This Will Also Change. Text by Mai Misfeldt

This Will Also Change
by Mai Misfeldt                 

We do it all the time. Right now, as you read this text, you are doing it. Or your body is doing it without you thinking about it. Actually it initially feels a bit awkward if you think about it. And dizzying. Almost 20,000 times a day! Humans are mammals, and our autonomic nervous system makes sure that when resting we breathe 8-12 times a minute. The better you are at binding oxygen, and the better you are at absorbing oxygen from your blood, the less frequently you need to draw breath. People who do a lot of yoga where they work consciously with breathing can bring that down to 5-8 times a minute. I imagine Sophie Dupont is one of them, but I have never counted how many times she actually breathes during her Marking Breath performances.

The first time she presented Marking Breath in public as an artwork, a performance, was in 2011. From dawn to dusk she sits or stands, perfectly calm, inside or outside in a public space and breathes. Every time she breathes she makes a mark. The first time directly on the wall, later on materials like zinc in New York, copper in Mexico City, silver in Voss, and gold in Rio. Her choice of material always relates to the place the work unfolds, just as the only other parameter, the duration of the work, reflects when the sun rises and when it goes down again. It is a stringent yet gentle cyclical framework. Who knows exactly when the sun goes down? When the performance is complete, all that remains is this document, a two-dimensional surface, metal or leather, on which the marks have been made. On the one hand there is the banal and implicit fact that what we see is a registration of what all of us do as long as we are alive: inspiration and expiration. On the other hand, given that Sophie Dupont focuses on process and notation, it is a classical performance work, a work that extends in time and demands concentration as well as physical and mental preparation by the performer.

Which is how it is with many of the best art performances; they are simple, focused and demand a high degree of stamina. Like Marina Abramović and Ulay’s 22 performances entitled Nightsea Crossing (1981-87), which consisted of the two artists sitting motionless for days from morning to night in chairs opposite each other looking into each other’s eyes. In other performances, Sophie Dupont has involved the audience, for example by having them place or remove weights on or from her body until it either lifted or sank. A slow and poetic visualisation of something we constantly do mentally.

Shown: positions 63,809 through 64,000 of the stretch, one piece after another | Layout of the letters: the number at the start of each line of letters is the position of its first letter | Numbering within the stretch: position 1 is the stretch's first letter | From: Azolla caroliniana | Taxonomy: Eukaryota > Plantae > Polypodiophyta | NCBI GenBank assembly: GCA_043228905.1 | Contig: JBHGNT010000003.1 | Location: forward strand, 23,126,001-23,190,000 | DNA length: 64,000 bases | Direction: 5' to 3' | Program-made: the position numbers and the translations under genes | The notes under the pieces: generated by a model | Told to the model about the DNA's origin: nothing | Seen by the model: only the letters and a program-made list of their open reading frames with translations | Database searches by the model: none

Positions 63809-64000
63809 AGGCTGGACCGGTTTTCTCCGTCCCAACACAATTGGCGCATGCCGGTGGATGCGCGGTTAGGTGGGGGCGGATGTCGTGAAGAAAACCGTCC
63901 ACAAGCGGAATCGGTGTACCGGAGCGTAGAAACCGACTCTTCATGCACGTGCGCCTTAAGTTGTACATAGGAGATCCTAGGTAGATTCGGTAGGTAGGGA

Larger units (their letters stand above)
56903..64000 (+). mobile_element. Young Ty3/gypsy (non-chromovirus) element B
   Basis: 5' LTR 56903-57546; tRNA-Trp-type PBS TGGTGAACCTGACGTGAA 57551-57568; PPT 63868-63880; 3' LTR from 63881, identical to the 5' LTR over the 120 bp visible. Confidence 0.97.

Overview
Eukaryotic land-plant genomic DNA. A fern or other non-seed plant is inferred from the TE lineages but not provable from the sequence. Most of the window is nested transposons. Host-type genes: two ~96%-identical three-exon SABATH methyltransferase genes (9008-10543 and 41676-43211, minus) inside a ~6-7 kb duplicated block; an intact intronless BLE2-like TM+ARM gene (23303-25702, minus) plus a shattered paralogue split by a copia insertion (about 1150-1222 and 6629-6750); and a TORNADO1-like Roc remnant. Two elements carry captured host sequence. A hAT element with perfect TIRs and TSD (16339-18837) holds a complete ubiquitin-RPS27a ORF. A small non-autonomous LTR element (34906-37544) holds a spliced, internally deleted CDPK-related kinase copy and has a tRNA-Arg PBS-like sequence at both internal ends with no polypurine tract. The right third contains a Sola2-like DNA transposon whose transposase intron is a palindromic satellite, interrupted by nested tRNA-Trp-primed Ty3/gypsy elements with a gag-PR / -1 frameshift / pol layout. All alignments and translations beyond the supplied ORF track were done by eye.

The word inspiration comes from the Latin inspiratio, a derivative of the verb inspirare. As well as the act of breathing and thereby being infused by fresh oxygen, the word also means receiving an intellectual or creative infusion. To be inspired is to experience something coming from outside of oneself as an unexpected gift. Since antiquity, artists have been seen as an instrument for the divine. The artist does not necessarily have to understand her own work, she is merely the mediator infused by something she gives artistic form.

Marking Breath, which is also part of the exhibition at Overgaden, Sophie Dupont focuses on pure being: that as well as being a body, we are a constant, pulsating rhythm. And she invites the visitor to participate. To sit opposite her and breathe with the same rhythm. It is, in all its intimacy and generosity, a transgressive experience. When are we so close to another human being that we breathe with the same rhythm?

Each marked breathing plate is also a countdown. One day there will be no more marks to make. That our biological life draws to a close is something Sophie Dupont deals with in several of her works. Count Down 2010-2062 is a watch that counts down to the fictional time of the artist’s death, estimated to be at 7.30am on 8 October 2062. In Watching the Night, first performed in 2015, the artist digs a grave that she then lies in overnight. Again, a very simple action – to dig a hole in the earth and lie in it looking at the night sky with open eyes. A ritual and reflection on the fact that our physical existence also changes. A work like this can be seen as part of a tradition represented by artists like Cuban-born Ana Mendieta (1948-1985), whose series Siluetas (initiated in 1974) consists of images of the artist’s body lying on the ground, or of impressions left by her body in the landscape. Unlike common cultural perceptions of the grave as cold and barren, Sophie Dupont, like Ana Mendieta, works with the earth as something we return to as part of a different, more cyclical view of life.